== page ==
Wednesday, June 14, 2006

Feeling the Pain of the Gitmo Prisoners

I really don't know why I have to bother with this post. But because--once again--the terror-loving crybabies on the left feel the pain of terrorists imprisoned at Guantanamo Bay, Cuba, and are troubled by their suicides, it is important to understand what prison is supposed to be all about.

The people at Guantanamo Bay are there for a few major reasons. They are in a place where they cannot be sprung by their buddies as would be the case were they penned up in Afghanistan, Iraq, Saudi Arabia, or any other place where a Wahabist might be able to reach. The prison is safe from attacks. The prisoners, are people who, like hungry jackals in their cages, are eager to resume their life of terrorizing western civilians and effecting 9/11 style attacks. They belong in a place from which escape is more or less impossible. And they are in that place in order to provide information about known terror operations and methods.

But the whiny voices of the far left are once again feeling sorry for people who want to slit their throats. A few lawyers playing psychiatrists claim that there is a "stench of despair" and "hopelessness" pervading Gitmo. I have no doubt of that. But let's take a step back and in true Kindergarten style, we will repeat this truth until we actually believe it: "These are prisoners who want to kill us. Prison isn't supposed to be happy." Repeat as often as necessary until it makes sense to you.

Prisons are bad, bad places. They are places of despair. It's why I was pleased with the life sentence for Moussaoui. His prison experience would be bleak. But setting aside for just a moment the conditions reported at Gitmo and the really undeservedly kind and deferential treatment that these prisoners receive there, it is not the purpose of a prison to be uplifting or to restore energy to the miscreant's soul. In fact, it's quite the opposite. Prisons are supposed to be places that detain dangerous individuals, and give them time to consider the wages of their criminal behavior. And there is nothing pleasant about such a humility lesson for the arrogant terrorists who live there. But a delegation of U.S Congressmen visited and found it to be a decent place. And most recently, a group of Afghans, whose nationals are also held there, likewise found the place to be a humane. The reason? Because the conditions are so much better at Gitmo than the conditions these terrorists would face were they repatriated.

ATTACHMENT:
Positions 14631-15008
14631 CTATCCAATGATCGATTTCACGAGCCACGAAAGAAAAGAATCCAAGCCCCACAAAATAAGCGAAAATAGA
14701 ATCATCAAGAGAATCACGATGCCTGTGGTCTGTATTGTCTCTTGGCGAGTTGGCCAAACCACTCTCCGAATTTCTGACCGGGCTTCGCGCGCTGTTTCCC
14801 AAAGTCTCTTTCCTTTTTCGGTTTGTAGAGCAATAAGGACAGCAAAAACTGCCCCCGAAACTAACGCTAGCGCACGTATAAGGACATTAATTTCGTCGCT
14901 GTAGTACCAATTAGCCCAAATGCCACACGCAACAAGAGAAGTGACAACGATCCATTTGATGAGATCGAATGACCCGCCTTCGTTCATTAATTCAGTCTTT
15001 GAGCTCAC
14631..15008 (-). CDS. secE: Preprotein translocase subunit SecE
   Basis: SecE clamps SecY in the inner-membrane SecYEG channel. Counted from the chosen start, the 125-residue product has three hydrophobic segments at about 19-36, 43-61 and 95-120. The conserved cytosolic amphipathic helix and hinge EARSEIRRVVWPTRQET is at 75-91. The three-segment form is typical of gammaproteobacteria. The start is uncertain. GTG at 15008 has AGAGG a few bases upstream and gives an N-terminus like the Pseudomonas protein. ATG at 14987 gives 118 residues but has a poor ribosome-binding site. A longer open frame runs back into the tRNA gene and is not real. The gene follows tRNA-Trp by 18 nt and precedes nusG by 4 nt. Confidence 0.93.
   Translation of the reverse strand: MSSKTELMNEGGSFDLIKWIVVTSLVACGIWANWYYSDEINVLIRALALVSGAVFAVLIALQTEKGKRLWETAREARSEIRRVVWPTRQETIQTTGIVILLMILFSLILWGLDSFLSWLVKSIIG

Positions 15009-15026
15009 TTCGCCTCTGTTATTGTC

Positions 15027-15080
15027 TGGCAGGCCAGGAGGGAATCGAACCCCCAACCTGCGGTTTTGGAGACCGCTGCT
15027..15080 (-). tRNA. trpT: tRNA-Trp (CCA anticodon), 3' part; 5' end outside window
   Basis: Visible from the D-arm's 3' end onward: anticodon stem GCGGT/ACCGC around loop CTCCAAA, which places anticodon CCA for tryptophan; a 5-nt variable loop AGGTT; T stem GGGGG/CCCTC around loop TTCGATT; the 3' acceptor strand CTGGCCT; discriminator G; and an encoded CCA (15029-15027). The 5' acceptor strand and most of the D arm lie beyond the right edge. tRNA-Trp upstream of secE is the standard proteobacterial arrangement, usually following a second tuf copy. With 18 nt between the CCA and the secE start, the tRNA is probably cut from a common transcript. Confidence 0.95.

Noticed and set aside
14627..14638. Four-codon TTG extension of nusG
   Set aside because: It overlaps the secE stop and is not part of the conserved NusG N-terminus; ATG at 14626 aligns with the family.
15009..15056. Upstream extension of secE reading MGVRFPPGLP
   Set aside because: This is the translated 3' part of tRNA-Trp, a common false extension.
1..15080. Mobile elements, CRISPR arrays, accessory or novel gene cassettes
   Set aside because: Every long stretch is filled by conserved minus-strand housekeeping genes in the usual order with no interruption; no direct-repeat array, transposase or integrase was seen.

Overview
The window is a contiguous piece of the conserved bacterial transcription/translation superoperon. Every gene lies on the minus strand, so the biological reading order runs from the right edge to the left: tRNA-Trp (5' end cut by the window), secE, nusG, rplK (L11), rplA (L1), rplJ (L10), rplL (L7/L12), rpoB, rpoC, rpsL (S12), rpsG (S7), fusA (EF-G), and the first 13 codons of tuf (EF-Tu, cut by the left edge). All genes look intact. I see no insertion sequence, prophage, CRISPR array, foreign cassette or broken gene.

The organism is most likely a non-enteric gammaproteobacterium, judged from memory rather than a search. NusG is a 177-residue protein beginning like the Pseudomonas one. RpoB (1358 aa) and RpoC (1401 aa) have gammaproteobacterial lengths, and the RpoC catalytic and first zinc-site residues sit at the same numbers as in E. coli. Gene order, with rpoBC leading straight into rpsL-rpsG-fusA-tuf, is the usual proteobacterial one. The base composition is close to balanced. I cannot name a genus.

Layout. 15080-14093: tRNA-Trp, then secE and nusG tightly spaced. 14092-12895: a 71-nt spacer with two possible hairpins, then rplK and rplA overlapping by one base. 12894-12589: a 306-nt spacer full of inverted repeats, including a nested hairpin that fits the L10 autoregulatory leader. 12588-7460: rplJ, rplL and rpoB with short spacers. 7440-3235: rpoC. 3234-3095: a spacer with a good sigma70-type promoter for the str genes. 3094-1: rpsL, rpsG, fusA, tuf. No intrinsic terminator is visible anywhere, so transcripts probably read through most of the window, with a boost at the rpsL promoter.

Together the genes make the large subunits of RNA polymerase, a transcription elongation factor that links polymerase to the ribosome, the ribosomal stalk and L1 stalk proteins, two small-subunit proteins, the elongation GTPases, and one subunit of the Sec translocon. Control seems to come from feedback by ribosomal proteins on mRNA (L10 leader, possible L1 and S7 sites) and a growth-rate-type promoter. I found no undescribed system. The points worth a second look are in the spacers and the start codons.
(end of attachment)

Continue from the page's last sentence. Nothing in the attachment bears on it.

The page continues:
These terror prisoners tend not to like repatriation. And while some Saudis have kicked up quite a bit of dust about the suicides of these prisoners, the prisoners know better than to wish for a return to their homeland. Because dictatorships like the Saudis, Yemen, Egypt, Syria, and others really hate terrorists. Not for the same reasons we do, of course, but because terrorists hate them as much as they hate the U.S. , and they forbear against nations like Iran, Saudi Arabia and others because those nations finance them just enough to make it not worth their while to topple those states--just yet. But they are a destabilizing force, and no dictator likes to have his people organized against him. So the treatment these people can expect is real torture. No, not readings of Harry Potter, sleep deprivation, loud music, uncomfortable positions, being forced to lay in their own excrement, etc., although I'm certain that those modalities are not excluded from the average dictatorial regime's torture handbook. I'm talking killing someone slowly. Destroying them little by little in a physical sense by means that I don't even want to consider. That's what "home" means for these people.

But what I found interesting is that one of these suicides was by a man who may have been on his way back home to Saudi Arabia. And as I said above, home is not all that happy a place when you are a terrorist. Torture is almost a certainty.

So I don't buy this bunk about the fact that Guantanamo Bay is not a "happy prison". I'll concede that it's not. It need not strive to be that either. And the idea that these people are hopeless and despairing really strikes no chord of sadness for me. They are killers. They want to harm people who want nothing from them. And the fact that they have been stripped of their freedom and are sad about it was a choice they had before they joined al Qaida.


Post a Comment

Links to this post:

Create a Link

<< Home